Whew. ServSafe is now under my belt. My Culinary Management class took the exam early this month and we just got our scores back a few days ago. I’m happy to report that I passed. The refresher course has actually come at an ideal time as I just started a new job at Smith Canteen. My first few days involved trying to figure out how to arrange storage so that we were in compliance with health codes.

In the past weeks, Steve taught us about the restaurant experience for guests and opportunities for us to be great. He included ideas like having the chef visit all of the tables in the restaurant. He said that many people find being able to chat with the chef and be able to convey all of their ideas and concerns directly to the person in charge of the food is a great touch. However, he warned that the chef shouldn’t stand and hover creepily over diners without saying anything, because that becomes a negative experience. Last year, at Le Bernardin, I saw Eric Ripert glide out of the kitchen and come and visit one of the tables. Even though he didn’t visit my table, I remember how the entire dining room atmosphere changed and how thrilled I was to see that he was in the kitchen. More…

On Wednesday, ICE Culinary Management students went on a field trip to the Fulton Fish Market at Hunts Point in the Bronx — an incredible inside look at the market. The market was founded on South Street in Manhattan in 1822, but moved to the new 400,000-square-foot facility in the Bronx in 2005. The building houses the largest consortium of seafood wholesalers in the country and handles about one-third of the New York’s total seafood demand. It is second in size worldwide only to Tokyo’s Tsukiji wholesale seafood market. The New Fulton Fish Market handles millions of pounds of seafood daily, flown in from locations all over the world. Everyday top restaurateurs, chefs and fishmongers come to the market to buy fish and seafood.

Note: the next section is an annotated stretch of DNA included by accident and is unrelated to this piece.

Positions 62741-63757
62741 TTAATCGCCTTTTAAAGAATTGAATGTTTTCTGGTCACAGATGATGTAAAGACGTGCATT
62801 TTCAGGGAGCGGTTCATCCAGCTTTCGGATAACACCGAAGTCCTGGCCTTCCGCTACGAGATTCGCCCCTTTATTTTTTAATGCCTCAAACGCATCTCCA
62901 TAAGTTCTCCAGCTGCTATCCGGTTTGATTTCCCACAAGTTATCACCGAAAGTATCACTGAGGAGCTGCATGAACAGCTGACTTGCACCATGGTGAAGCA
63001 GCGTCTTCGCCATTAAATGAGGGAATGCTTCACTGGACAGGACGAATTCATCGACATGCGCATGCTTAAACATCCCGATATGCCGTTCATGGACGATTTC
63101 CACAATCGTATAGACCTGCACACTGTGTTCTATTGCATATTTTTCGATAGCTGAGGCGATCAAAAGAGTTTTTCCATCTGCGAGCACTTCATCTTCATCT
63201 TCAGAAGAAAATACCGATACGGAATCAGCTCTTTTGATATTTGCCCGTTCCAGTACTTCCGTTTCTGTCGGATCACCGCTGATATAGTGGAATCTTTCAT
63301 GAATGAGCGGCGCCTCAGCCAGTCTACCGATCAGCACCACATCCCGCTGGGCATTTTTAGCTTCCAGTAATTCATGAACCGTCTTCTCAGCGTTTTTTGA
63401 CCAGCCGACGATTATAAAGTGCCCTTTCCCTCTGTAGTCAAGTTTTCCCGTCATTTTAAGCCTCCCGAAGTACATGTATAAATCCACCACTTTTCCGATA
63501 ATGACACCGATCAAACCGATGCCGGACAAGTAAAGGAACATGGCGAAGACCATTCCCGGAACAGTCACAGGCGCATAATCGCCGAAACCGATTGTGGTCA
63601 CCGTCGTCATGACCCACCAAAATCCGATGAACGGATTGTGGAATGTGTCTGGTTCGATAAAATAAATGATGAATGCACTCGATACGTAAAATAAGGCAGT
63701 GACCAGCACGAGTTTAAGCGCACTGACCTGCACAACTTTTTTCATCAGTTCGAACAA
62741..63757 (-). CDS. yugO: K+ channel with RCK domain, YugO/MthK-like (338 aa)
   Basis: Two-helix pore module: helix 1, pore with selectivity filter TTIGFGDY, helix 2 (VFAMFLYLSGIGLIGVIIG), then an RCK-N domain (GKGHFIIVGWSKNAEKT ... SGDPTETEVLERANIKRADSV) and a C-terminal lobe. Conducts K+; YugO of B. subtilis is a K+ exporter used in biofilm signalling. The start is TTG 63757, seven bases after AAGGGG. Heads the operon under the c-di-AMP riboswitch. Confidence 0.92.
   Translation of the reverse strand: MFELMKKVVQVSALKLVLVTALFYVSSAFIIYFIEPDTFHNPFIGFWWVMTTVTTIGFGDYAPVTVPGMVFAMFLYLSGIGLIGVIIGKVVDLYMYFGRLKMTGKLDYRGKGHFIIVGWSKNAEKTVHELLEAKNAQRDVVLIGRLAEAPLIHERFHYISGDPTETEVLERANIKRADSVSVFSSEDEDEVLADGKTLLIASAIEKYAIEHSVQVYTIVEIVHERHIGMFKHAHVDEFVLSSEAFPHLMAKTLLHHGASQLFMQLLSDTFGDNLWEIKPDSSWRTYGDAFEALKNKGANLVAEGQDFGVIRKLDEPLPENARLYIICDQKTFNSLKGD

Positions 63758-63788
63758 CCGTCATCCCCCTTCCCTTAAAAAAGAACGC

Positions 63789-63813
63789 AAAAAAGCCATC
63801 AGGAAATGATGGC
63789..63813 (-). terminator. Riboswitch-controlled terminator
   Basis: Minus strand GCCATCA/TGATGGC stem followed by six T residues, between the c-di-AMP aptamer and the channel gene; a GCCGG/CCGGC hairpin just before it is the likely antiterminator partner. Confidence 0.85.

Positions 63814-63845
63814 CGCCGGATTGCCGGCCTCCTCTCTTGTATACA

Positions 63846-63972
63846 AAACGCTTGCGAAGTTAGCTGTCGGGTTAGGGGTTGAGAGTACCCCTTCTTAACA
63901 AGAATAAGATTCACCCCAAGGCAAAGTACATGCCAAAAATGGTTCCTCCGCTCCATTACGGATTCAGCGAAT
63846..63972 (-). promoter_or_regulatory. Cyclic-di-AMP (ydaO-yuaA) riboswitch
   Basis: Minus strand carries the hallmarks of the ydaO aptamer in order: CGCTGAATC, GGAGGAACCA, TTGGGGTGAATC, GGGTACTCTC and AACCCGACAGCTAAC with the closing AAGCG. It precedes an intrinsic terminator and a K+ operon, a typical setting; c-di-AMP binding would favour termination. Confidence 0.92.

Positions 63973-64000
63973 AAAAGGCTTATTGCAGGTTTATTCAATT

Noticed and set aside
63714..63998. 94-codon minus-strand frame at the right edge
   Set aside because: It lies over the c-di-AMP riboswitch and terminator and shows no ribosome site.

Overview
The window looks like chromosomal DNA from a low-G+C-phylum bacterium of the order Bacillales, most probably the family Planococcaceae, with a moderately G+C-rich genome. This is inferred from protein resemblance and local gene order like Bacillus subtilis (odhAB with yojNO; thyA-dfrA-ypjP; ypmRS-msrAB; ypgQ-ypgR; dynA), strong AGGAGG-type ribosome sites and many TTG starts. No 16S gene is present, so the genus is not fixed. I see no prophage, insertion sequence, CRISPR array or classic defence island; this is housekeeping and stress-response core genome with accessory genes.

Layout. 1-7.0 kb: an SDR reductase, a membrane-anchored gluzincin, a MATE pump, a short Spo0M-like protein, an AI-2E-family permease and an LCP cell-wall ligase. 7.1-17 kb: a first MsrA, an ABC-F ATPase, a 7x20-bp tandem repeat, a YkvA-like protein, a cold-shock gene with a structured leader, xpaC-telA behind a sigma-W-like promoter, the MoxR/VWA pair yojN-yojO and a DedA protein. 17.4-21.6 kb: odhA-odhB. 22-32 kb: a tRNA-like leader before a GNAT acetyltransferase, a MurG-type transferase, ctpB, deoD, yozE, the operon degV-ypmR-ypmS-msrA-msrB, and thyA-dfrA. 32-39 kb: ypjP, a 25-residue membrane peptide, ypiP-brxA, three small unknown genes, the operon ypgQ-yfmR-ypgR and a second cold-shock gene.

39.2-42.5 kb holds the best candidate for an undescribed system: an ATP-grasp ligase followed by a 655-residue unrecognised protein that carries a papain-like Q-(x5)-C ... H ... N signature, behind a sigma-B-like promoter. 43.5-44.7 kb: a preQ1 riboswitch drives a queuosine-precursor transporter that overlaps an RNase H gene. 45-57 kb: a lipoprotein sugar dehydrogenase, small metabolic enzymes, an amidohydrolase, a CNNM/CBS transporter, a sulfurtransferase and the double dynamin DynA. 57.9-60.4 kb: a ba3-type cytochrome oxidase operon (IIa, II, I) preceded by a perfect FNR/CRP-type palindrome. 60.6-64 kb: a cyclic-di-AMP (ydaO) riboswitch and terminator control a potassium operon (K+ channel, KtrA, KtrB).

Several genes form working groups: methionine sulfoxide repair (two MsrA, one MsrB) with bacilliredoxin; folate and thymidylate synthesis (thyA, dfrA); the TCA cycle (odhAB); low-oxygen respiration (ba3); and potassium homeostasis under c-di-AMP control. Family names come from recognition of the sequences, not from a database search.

The market’s size can be intimidating, but ICE students were able to talk with vendors and get behind the scenes look at how seafood is bought and sold. For ICE’s Culinary Management students, a trip to the market was a unique chance to learn about buying wholesale. The group met at ICE at 4:30 in the morning and took a bus to reach the market by 5:00 am, by which time many of the vendors had already made their biggest sales of the day. Though it was early for the ICE students, it was late for the wholesalers. The market is open from 1:00 am to 7:00 am. They walked through the market talking to the wholesalers, asking them about where they got their fish and how they sell it. Anyone is able to shop there and several of the students even purchased some seafood to take home. More…